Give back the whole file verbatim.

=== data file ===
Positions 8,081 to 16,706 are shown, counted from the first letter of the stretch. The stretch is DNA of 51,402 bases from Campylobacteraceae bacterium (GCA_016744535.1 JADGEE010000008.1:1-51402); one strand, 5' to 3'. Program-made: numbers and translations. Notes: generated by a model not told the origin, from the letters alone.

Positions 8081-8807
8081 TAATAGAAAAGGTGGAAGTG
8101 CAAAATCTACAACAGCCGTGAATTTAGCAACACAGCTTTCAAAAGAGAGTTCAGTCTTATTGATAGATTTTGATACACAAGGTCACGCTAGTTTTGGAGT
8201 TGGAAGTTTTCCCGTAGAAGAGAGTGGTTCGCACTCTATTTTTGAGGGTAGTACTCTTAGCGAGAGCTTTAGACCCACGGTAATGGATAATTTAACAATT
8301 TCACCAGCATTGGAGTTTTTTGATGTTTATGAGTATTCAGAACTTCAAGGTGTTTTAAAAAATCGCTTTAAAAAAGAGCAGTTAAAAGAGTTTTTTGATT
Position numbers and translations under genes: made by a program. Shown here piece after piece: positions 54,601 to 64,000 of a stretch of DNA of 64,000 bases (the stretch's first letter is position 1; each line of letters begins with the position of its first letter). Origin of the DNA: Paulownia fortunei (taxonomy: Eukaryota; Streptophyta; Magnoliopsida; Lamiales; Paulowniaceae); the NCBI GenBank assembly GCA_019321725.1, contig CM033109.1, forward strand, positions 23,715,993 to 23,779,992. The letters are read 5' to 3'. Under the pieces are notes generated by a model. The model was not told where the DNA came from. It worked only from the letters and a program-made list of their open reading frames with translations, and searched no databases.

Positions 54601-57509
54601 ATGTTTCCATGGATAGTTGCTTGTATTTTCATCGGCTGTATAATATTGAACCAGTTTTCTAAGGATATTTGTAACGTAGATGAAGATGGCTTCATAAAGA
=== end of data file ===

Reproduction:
Positions 8,081 to 16,706 are shown, counted from the first letter of the stretch. The stretch is DNA of 51,402 bases from Campylobacteraceae bacterium (GCA_016744535.1 JADGEE010000008.1:1-51402); one strand, 5' to 3'. Program-made: numbers and translations. Notes: generated by a model not told the origin, from the letters alone.

Positions 8081-8807
8081 TAATAGAAAAGGTGGAAGTG
8101 CAAAATCTACAACAGCCGTGAATTTAGCAACACAGCTTTCAAAAGAGAGTTCAGTCTTATTGATAGATTTTGATACACAAGGTCACGCTAGTTTTGGAGT
8201 TGGAAGTTTTCCCGTAGAAGAGAGTGGTTCGCACTCTATTTTTGAGGGTAGTACTCTTAGCGAGAGCTTTAGACCCACGGTAATGGATAATTTAACAATT
8301 TCACCAGCATTGGAGTTTTTTGATGTTTATGAGTATTCAGAACTTCAAGGTGTTTTAAAAAATCGCTTTAAAAAAGAGCAGTTAAAAGAGTTTTTTGATT
Position numbers and translations under genes: made by a program. Shown here piece after piece: positions 54,601 to 64,000 of a stretch of DNA of 64,000 bases (the stretch's first letter is position 1; each line of letters begins with the position of its first letter). Origin of the DNA: Paulownia fortunei (taxonomy: Eukaryota; Streptophyta; Magnoliopsida; Lamiales; Paulowniaceae); the NCBI GenBank assembly GCA_019321725.1, contig CM033109.1, forward strand, positions 23,715,993 to 23,779,992. The letters are read 5' to 3'. Under the pieces are notes generated by a model. The model was not told where the DNA came from. It worked only from the letters and a program-made list of their open reading frames with translations, and searched no databases.

Positions 54601-57509
54601 ATGTTTCCATGGATAGTTGCTTGTATTTTCATCGGCTGTATAATATTGAACCAGTTTTCTAAGGATATTTGTAACGTAGATGAAGATGGCTTCATAAAGA